Education Life Uncategorized

I’m living up to my promise. Finally.Thanks to Amazon Over $39,000 went to help the needy.

Views: 52

Several years ago I told two former mods on News Views that I would ignore the owner there, well after the owner and others at News Views doxed my family, I broke my promise. The promise was that I would make a sizable donation to a charity. I made several contributions but nothing significant. Until now. I partnered with Amazon  and picked Compassion International. Except for the software I bought, I donated all commissions to the same group. Over $39,000 was donated last quarter. Here’s some of what they do.

 work primarily through child sponsorship.

But also have specific initiatives to:

Critical needs include opportunities to provide medical assistance (e.g., surgeries, transplants, casts, wheelchairs and canes, cancer treatment, etc.), food security with extra food and nutritional supplements, income-generation training, emergency home repairs and disaster relief, access to clean and safe water, education assistance, and other necessities.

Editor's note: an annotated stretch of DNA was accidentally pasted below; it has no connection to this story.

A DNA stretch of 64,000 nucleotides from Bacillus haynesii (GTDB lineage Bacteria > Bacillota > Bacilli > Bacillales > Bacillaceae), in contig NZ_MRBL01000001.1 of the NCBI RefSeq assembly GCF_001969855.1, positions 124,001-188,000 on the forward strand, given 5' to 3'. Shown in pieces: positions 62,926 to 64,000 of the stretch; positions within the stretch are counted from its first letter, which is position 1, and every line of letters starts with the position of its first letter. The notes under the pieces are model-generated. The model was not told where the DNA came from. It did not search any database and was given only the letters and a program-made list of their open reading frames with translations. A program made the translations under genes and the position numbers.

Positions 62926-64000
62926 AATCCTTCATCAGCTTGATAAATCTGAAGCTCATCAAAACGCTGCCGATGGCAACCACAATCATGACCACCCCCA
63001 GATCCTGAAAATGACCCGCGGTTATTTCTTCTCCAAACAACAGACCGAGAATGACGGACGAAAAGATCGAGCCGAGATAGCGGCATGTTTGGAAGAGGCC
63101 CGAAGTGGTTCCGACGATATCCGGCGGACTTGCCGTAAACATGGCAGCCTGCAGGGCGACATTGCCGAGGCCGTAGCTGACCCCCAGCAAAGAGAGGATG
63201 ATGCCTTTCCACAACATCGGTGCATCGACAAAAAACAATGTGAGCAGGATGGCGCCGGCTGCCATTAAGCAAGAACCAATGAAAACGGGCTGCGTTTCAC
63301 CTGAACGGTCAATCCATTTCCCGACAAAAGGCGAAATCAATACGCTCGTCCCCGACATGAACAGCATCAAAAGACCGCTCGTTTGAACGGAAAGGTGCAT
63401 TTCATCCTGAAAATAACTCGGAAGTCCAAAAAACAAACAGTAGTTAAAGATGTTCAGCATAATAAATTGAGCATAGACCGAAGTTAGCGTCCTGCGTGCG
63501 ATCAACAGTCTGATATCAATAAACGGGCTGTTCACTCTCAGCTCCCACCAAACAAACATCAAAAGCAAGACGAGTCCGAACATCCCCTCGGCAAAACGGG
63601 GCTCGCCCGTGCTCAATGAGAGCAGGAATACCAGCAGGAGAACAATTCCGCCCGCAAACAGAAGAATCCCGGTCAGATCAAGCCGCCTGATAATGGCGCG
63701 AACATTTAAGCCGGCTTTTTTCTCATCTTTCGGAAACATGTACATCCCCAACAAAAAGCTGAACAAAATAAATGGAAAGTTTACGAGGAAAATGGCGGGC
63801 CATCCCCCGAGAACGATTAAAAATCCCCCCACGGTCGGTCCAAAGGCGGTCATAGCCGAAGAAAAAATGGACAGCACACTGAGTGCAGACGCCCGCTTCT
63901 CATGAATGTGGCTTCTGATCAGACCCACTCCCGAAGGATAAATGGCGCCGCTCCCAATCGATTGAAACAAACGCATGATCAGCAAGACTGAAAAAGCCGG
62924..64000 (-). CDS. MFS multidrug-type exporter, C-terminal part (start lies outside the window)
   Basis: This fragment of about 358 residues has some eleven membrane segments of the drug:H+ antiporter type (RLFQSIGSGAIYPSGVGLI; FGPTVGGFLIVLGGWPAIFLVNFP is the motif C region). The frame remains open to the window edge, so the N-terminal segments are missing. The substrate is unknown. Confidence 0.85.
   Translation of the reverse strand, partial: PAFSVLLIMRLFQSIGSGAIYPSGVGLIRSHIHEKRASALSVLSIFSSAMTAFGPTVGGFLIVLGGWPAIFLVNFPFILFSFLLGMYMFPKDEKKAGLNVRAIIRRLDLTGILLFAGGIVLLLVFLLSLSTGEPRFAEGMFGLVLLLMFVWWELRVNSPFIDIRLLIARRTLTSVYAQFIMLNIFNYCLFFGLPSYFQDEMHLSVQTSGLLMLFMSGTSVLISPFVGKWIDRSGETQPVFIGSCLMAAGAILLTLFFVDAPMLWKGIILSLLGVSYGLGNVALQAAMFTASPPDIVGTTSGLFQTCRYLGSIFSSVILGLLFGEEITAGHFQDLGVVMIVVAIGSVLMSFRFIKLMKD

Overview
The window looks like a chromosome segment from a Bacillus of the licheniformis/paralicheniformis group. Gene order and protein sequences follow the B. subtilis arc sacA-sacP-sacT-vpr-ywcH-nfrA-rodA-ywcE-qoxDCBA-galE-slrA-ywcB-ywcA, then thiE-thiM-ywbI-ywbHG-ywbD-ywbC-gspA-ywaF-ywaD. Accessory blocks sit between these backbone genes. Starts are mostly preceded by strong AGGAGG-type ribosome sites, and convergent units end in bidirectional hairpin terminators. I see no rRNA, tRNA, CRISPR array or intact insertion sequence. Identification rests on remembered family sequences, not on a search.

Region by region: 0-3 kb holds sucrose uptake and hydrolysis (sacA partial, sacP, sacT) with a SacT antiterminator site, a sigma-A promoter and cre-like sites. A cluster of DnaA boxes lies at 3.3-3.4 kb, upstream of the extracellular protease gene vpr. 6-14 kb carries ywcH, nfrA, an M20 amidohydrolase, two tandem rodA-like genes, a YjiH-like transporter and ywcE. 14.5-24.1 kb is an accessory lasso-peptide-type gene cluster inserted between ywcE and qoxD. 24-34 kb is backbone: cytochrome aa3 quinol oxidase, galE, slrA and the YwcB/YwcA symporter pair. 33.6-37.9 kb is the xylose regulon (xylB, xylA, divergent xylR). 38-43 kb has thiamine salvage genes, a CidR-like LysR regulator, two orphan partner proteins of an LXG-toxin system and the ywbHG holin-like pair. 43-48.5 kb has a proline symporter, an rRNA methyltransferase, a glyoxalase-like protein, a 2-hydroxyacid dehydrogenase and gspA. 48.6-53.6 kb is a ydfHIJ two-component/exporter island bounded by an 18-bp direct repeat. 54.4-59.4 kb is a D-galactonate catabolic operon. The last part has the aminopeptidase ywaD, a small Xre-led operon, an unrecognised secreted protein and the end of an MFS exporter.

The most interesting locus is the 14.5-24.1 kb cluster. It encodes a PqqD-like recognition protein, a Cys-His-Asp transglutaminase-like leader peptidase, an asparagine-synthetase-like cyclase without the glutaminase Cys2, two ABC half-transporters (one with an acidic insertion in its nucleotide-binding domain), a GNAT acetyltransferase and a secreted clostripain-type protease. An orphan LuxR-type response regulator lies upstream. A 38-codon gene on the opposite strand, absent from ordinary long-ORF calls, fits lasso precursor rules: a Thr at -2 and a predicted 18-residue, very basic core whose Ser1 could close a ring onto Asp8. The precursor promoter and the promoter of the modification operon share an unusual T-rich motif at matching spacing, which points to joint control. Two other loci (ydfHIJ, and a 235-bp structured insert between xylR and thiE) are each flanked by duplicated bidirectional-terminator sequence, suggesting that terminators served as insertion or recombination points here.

It’s taken me a while to do this, but if not for Amazon, this wouldn’t have been possible. I no longer use Amazon as an advertiser, but I just may start back up with them.


Economy Opinion Politics

Put away the orange drink and the fried chicken. Amazon workers vote against organized slavery.

Views: 30

Put away the orange drink and the fried chicken. Amazon workers vote against organized slavery. That’s what the NY Times told us. So many on the left thought that the new wave of laziness was to bring back a threat of hanging out and getting paid. First target was Amazon Alabama. Why did they think that would be a good place to pick?

With 80% of the workforce being black, the Union thought that they would enjoy a job where they no longer had to think for themselves and have a two hour work day. Like their brothers and sisters in California unions. I guess the white suppression hoax failed big time.

Workers’ rejection of a union at Inc.’s warehouse in Bessemer, Ala., is a setback to organized labor’s efforts to reverse a decades long decline in private-sector membership nationally.


The Alabama result underscores unions’ challenges in increasing membership in the U.S. private sector, where they represent just 6.3% of workers, down from 24.2% in 1973, according to data from Georgia State University.


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